While attending University of Maryland School of Dentistry in the early 1970’s, Robert Bray, DDS (Ortho ‘75, MS ‘76), inquired about residency programs with his dean. To the dean, it was a no-brainer.
“Dr. Salley (PhD ’54) graduated from the University of Rochester and he said that Eastman was the only place to do an Ortho residency,” said Dr. Bray.
He followed the advice of Dean John J. Salley, joining the Eastman Institute for Oral Health (EIOH) in 1973. His interest in orthodontics stemmed from his own treatment as a 6th grader in Philadelphia. He credits his success at Eastman to the tremendous impact of the late Drs. J. Daniel Subtelny and Bob Baker. A year after graduating, he completed a Master’s of Science degree at the School of Medicine and Dentistry with a major course in genetics to improve his understanding of family care.
“I knew that a background in genetics research would be helpful in the office of any Orthodontist because you are often providing care to families and their children,” added Bray.
In fact, family bonds are not only instrumental to Dr. Bray’s patient career – they have strengthened his relationship with his colleagues. He sees patients at his seven offices of Brayces Orthodontics of Southern New Jersey with his partner, Robert Tarby, DMD (Ortho ’12, MS ‘12), a fellow Eastman alumnus. Yet, their relationship goes well beyond five years as co-orthodontists in the practice.
“It’s the closest thing to a father-son relationship without actually being one,” said Dr. Tarby.
Dr. Tarby’s first experience at Brayces was in 1996 as an 11-year-old patient. His successful experience with braces and early fascination with orthodontics led to his first job. He knew that Dr. Bray often hired summer helpers.
“I can’t honestly say I wanted to be a dentist or orthodontist at 14, but it was the experience that ultimately led me into the dental field,” said Dr. Tarby. “I was impressed by the relationship they had with their patients, and the art and science of orthodontics.”
His roles at the office changed as started to learn about the medical knowledge and social skills inherent in dentistry. Although he started with administrative work, Dr. Tarby transitioned to performing clinical duties and educating patients. He credits his experience at Brayces as the driving force to his decision to study biology in college and pursue dental school.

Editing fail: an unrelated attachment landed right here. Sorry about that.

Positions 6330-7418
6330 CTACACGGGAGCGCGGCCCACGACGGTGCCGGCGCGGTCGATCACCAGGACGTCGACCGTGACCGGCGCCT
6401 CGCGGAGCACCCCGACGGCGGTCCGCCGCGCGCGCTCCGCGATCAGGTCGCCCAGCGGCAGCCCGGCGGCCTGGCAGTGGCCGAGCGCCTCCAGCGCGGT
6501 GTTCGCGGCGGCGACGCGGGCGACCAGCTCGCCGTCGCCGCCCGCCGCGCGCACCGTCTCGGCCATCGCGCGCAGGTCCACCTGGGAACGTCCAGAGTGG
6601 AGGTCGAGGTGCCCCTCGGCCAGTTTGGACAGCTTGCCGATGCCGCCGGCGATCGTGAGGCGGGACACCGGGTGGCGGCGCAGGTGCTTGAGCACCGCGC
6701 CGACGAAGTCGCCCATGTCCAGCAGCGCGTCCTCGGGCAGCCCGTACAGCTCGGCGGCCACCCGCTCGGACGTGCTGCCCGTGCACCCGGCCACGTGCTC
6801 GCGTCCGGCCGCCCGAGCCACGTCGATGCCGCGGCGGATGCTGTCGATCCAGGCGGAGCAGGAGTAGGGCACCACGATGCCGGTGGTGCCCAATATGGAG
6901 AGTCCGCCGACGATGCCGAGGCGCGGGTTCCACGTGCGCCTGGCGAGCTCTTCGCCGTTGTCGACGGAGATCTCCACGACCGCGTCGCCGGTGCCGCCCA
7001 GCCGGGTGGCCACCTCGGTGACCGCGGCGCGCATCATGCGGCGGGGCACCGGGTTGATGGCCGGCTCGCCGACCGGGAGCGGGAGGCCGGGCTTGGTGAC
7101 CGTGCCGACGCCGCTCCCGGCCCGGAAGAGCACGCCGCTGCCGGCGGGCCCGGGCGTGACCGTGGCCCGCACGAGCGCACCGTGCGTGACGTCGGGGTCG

Despite attending Muhlenberg College in Allentown, Pennsylvania and Harvard School of Dental Medicine in Cambridge, Massachusetts, Dr. Tarby always found himself working in those familiar Southern New Jersey offices during school breaks.
“I performed many of the same duties, but had a much better understanding of what and why we were doing certain things,” said Dr. Tarby.
When the time came to apply to residency programs, he looked no further than his own mentor, Dr. Bray, for guidance.
“He was very successful and at the top of his class in Harvard. I advocated for Eastman as the finest, most developed orthodontic program,” said Dr. Bray “As an inquisitive and bright individual, I knew he would be a great fit.”
Dr. Tarby followed the advice of his mentor and gained acceptance into program that both Dean Salley and Dr. Bray raved about. As a first-year Orthodontics resident, Dr. Tarby knew that he could rely on Dr. Bray for educational and moral support. The two would occasionally discuss Dr. Subtelny’s famous Hot Seat technique, a series of highly stressful classes where residents would answer clinical, problem-solving and patient treatment questions from him for hours.
After completing the orthodontics residency and a Master’s of Science with a research project in cleft lip and palate in the same year, Dr. Tarby knew exactly where he wanted to start his dental career. Although Drs. Bray and Tarby had known each other for over fifteen years, the two had never worked together as equals. He was hired as an associate at Brayces for one year.
“We were trained and mentored in the same way, especially due to Hot Seat. At Eastman, we learned how to present and diagnose a case through all aspects of care,” said Dr. Tarby. “We still joke about how stressful, yet rewarding those seminars were.”
The tradition of summer employment continued for Dr. Tarby, when he joined Brayces as a full-time orthodontist on July 9th, 2012. He was especially excited to reconnect with the community he has called home for several years.
“The entire staff and myself were extremely lucky and blessed to have Dr. Tarby join the team,” said Dr. Bray. “Many of the workers watched him grow up from a patient to a successful orthodontist.”
Both Drs. Bray and Tarby have taken extra measures to return to Rochester when the time permits and the opportunities arises. Dr. Bray, an avid supporter of education, is a visiting professor at the EIOH and was appointed to the Foundation Board in 2015. Dr. Tarby, who gave a lecture at the Institute in April, would like to eventually lecture more often.
“Orthodontics Chair Dr. Emile Rossouw and I are talking about setting up telecommunication so that more people can stay connected with Eastman as Orthodontics graduates,” said Dr. Bray. “Dr. Tarby and I agree that it’s so much fun to be around our extended family!”